Tuesday

Why read poetry?



I have read a bunch of poetry over the years. Why? I don’t really know for sure. Perhaps it is the whole idea of painting a little picture of a moment in time or a feeling has an appeal to me. Perhaps it is ‘cause when I read a good poem it is like having an insight into genius, I love to be amazed at how someone could describe, so succinctly an experience I have had. Perhaps it is ‘cause I grew up in Ireland, that poetic place where poetry and the Irish identity seems to have a unique living history.

But, in all honesty I have struggled at times to keep on reading. So much poetry is rubbish. I have struggled through poems that seem to me senseless. They make me feel like I am missing something obvious, that I am just not smart enough to ‘get it’. Those poems are either not for me or in reality don’t make sense, like the poet tried too hard to be clever or artsy but end up talking gibberish.

I have also struggled through poems that are overly sentimental. With lots of hearts and souls, but are uncomfortable to read. Poorly written, clichéd, trite, obvious, like the poet learned to string poetic sounding words together without being ‘real’ (I am particularly sensitive to this criticism because I admit to have written many of this type of terrible poetry in my time ;)

But in recent years I have found poets that are brilliant, insightful and can capture reality so perfectly it makes you sigh to read their work. It is like watching a 5 star movie like Gladiator or Pride and Prejudice. You can identify with the words or concept so easily it is a pleasure to read. I have found poets that write poems that are accessible to regular people, poets that seem to not be trying too hard to be someone they are not, that are authentic and insightful: Billy Collins, Claudia Emersen, B H Fairchild, Charles Simic, Ted Kooser, to name a few.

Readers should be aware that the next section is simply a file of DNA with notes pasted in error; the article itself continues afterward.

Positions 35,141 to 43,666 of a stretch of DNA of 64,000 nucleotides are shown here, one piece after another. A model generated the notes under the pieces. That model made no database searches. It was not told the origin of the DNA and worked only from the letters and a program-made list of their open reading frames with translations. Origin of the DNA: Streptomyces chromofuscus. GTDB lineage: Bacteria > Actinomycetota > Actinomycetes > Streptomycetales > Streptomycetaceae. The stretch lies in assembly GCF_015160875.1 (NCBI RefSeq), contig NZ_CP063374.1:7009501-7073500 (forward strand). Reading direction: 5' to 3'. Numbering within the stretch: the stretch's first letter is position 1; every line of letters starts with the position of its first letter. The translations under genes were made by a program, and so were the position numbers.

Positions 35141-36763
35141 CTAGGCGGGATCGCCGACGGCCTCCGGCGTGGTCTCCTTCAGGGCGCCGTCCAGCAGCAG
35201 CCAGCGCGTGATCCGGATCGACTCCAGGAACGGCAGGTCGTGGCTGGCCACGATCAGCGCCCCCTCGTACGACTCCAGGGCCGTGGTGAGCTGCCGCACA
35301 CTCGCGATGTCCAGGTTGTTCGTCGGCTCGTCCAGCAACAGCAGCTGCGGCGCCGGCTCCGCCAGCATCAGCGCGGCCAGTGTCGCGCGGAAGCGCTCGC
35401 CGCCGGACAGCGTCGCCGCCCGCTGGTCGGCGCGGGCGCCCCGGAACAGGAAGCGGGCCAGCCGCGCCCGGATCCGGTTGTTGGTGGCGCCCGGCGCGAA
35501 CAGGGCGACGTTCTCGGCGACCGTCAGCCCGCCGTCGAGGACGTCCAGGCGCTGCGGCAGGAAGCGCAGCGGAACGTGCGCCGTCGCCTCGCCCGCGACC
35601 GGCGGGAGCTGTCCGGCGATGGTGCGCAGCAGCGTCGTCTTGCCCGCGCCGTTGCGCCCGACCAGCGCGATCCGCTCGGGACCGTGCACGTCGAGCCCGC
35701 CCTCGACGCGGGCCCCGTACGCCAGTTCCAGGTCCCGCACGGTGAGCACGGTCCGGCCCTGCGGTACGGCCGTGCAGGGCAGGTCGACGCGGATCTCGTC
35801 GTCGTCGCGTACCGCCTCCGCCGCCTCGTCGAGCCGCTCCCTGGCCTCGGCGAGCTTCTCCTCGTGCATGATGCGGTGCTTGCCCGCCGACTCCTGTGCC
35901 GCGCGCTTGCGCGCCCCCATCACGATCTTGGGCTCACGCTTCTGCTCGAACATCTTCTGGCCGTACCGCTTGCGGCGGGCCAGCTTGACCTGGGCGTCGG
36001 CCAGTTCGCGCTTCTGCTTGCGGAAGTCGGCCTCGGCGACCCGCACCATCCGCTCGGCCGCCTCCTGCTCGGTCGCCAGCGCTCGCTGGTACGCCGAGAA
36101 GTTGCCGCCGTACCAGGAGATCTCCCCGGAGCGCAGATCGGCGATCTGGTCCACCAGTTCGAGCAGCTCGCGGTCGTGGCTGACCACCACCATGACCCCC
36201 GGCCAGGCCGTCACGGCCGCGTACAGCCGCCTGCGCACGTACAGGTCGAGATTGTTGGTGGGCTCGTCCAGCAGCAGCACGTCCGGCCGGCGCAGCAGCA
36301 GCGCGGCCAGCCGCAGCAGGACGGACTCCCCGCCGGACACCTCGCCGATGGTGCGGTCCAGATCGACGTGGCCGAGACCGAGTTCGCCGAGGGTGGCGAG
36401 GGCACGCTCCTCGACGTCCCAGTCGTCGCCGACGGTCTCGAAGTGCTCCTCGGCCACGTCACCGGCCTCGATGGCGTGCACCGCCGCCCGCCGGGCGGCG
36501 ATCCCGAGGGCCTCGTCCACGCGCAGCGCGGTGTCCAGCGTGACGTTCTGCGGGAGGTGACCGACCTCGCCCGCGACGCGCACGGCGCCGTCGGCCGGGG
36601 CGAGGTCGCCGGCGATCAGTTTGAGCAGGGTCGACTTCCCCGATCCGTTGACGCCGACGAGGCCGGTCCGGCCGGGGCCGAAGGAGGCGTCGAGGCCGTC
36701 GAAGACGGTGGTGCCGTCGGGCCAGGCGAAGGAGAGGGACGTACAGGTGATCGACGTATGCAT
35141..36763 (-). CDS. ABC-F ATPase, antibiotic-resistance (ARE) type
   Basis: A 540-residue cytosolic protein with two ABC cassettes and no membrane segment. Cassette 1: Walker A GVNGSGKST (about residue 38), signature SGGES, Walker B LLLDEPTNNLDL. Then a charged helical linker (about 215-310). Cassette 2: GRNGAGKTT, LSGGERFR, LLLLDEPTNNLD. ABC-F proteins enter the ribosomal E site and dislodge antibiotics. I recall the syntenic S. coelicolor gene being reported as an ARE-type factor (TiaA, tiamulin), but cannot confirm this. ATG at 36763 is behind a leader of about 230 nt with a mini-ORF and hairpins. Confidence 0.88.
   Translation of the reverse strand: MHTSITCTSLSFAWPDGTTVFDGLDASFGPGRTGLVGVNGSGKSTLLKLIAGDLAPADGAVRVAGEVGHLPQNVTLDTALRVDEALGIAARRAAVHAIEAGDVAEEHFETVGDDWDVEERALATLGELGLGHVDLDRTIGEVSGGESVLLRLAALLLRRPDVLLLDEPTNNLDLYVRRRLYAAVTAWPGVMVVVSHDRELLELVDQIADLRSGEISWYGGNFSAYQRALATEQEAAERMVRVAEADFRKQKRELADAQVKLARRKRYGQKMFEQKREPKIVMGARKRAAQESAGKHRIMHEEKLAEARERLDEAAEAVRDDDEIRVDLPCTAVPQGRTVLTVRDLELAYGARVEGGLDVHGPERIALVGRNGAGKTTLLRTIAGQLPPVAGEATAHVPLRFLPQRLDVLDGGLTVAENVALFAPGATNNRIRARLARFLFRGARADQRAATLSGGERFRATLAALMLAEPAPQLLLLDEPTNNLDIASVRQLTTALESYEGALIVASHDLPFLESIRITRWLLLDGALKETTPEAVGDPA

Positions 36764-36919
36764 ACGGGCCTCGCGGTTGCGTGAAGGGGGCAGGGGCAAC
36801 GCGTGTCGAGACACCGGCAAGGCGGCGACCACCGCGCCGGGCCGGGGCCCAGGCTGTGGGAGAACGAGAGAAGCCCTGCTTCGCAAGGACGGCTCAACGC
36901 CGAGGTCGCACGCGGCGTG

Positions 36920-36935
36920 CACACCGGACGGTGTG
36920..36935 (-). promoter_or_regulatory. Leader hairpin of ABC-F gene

When I read poems by these poets the world slows for a minute. I can see how important the details of life are. Reading accessible, clever poems helps me appreciate life a little more. And in the face of all the busyness I need to be reminded, constantly, to appreciate life. My kids are growing so fast, goodness I have been pregnant for 8 months but it seems like a few weeks – have I really taken the time to enjoy it, to think about life – how it is now, how it will be when Max is born?

I want to read more. I enjoy reading about all topics, but I am constantly on the look out for poems on the topic of motherhood that are beautiful and accessible and real. I love Sylvia Plath’s work, but she is not exactly uplifting. I like Carol Ann Duffy, but she doesn’t have too many poems about being a Mom. I find random poems here and there, but it doesn’t seem to be a topic that has been explored enough.

If more Moms saw the relevance and importance of reading poetry, perhaps then there would be more poems written about being a Mom too. I want to read them. Like this one:


To My Daughter in a Red Coat

by Anne Stevenson

Late October. It is afternoon.
My daughter and I walk through the leaf-strewn
Corridors of the park
In the light and the dark
Of the elms' thin arches.

Around us brown leaves fall and spread.
Small winds stir the minor dead.
Dust powders the air.
Those shrivelled women stare.
At us from their cold benches.

Child, your mittens tug your sleeves.
They lick your drumming feet, the leaves.
You come so fast, so fast.
You violate the past,
My daughter, as your coat dances.



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